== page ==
Asked about 3 years ago - San Diego, CAFlag
My son has always been a good kid, he has no previous record, he is being part of the school Student Government and ASB, he is 18 yrs old senior graduating this June and he is going away to college.
Do I need to hire an expensive attorney or can I use a public defender attorney? My son is terrified, we don't want this to affect his future, is there any chance that this won't go in his records?
A petty theft conviction should be avoided at all costs. Petty theft is a crime of dishonesty and can have long lasting effects on your son including disqualifying him from future employment opportunities and the denial of most professional licenses. It's important that you make every effort to keep a theft-related conviction off of his record.
That being said, my suggestion would be to hire an experienced criminal defense lawyer familiar with the court in which your son's case is being filed. This will only serve to maximize his chances of avoiding a petty theft conviction and keeping his record clean.
It seems as though your son is a good person who made a mistake. Fortunately, this along with the fact that he has no prior criminal record should go a long way in making sure this stays off his record.
Also, depending on the amount of the alleged theft, your son may be able to get an infraction pursuant to Penal Code Section 490.1 (theft under $50 value). Whatever options are available to your son will be best served by a criminal defense lawyer. Do everything you can to hire one for him.
I hope this answer was helpful.
As far as your son's record is concerned, if he is convicted of a petty theft it will be on his record. Since theft is a crime of dishonesty, the record may have long term negative consequences to him in the future, for example, when applying for a job after he finishes college. Obviously, employers are less likely to hire someone who they percieve as being dishonest. So, a petty theft conviction should be avoided if at all possible.
Assuming you son allegedly committed a theft from a store, depending on the store, it may be possible to negotiate a "civil compromise." A civil compromise allows the parties to resolve a criminal matter as if it were a civil matter. The huge benefit is that the accused does not suffer a criminal conviction. Victims, prosecutors, and courts are not always willing to go along with civil compromises,but this is an option your son's lawyer may want to explore.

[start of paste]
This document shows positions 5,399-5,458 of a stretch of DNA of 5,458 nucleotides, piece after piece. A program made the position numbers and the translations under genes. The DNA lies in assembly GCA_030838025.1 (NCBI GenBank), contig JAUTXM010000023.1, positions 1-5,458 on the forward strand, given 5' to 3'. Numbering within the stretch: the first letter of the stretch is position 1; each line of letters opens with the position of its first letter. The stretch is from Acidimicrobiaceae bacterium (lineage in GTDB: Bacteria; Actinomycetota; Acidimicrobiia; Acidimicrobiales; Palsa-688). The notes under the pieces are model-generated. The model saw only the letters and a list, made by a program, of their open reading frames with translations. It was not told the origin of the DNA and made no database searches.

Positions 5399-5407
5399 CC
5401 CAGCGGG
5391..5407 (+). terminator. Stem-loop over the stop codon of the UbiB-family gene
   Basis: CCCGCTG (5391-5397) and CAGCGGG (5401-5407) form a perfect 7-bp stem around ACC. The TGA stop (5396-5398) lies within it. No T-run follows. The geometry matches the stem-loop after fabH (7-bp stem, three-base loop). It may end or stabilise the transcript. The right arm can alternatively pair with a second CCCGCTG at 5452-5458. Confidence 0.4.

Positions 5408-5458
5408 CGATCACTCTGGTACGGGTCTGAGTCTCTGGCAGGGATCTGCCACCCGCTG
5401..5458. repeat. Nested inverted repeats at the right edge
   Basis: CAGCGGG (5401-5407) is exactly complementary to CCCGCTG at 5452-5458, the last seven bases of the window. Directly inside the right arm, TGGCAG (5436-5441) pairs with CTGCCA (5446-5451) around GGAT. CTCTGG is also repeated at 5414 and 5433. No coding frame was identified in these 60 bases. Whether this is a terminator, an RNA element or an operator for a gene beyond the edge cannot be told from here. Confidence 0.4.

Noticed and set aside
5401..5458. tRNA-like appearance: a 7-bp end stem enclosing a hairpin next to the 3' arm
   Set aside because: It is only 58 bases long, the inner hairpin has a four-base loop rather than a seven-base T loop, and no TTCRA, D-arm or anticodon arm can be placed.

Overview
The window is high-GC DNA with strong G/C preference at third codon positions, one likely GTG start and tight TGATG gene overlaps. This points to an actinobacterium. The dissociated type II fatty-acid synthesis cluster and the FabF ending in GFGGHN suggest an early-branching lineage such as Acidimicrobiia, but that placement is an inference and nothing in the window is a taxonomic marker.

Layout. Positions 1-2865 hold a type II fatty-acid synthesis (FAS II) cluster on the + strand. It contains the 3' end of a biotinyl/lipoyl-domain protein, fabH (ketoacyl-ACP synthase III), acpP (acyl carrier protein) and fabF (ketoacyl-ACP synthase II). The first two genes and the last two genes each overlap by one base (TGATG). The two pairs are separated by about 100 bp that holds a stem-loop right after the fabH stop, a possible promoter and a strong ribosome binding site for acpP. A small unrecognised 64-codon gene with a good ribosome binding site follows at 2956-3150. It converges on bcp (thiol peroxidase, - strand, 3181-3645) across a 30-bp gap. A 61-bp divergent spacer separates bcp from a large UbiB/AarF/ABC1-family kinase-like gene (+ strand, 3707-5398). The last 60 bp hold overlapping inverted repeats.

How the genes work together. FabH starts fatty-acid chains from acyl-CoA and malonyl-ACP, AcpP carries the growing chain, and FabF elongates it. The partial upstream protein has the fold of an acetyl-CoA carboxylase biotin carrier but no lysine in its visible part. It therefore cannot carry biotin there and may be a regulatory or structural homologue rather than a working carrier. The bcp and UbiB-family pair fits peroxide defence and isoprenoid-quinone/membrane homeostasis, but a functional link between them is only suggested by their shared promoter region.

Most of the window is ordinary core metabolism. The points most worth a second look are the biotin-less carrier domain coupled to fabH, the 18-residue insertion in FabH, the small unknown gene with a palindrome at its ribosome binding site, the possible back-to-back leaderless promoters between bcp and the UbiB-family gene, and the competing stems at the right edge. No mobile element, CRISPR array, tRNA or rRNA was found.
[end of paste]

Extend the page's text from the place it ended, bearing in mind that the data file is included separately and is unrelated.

I agree with the previous poster that your son's lawyer may be able to negotiate a reduction of the charge to an infraction, which is on the level of a traffic ticket in terms of severity. If a civil compromise is unavailable, an infraction would be the next best alternative.
This answer assumes that your son is guilty. The first thing your son's attorney will want to do is discuss the facts of the case with him and review any police or security reports to determine if your son has any viable defenses. If the prosecutor's case has problems, you son may either beat the case altogether or be in a better position to negotiate a favorable outcome.
There are many excellent public defenders, but they typically carry very heavy case loads, So they may not have the time to expolre creative options for your son. It would be worth consulting with an experienced criminal defense lawyer. Most do not charge for a consultation.
To answer your question directly, no, you don't need to hire an expensive private attorney. Please keep in mind that you can spend a lot of money on a private attorney and get a lousy one, just like you can get a lousy public defender attorney. Be careful, and shop around, a lot. Many private attorneys will provide an initial consultation for free.
Many of the public defenders are terrific lawyers who will do a terrific job for your son, if he's indigent and qualifies for their services. Some private attorneys, who know what they're doing, can also do a great job for your son.
A petty theft conviction is very serious and can have serious repercussions for a long time. But, there are many possible defenses to petty theft, and many ways around a conviction. The case should be fought if at all possible.
Spending large sums of money does not guaruntee a great attorney. If you have limited funds you can go to his first court date and see if he qualifies for a public defender. Then have the public defender look at the case and get his evaluation. If you are unhappy with his assesment you can hire a private attorney at that point. Some of the best attoneys are public defenders and a lot of the best private attorneys started as public defenders.
This charge can have a lasting impact on your son, but there are some options to avoid this ruining his future. He can plead to different charges, get a deferred entry of Judgement, or win at trial to name a few. An attorney looking at the specific facts of the case will know what options will work best with your son's case.
The Office of the Public Defender provides excellent representation but only for those matters that have already proceeded to court. A private attorney is in a position to work on the case before the first court date. You should consult with a private criminal defense attorney to determine exactly what work, if any, is necessary to possibly improve your son's legal situation in the event charges are filed.
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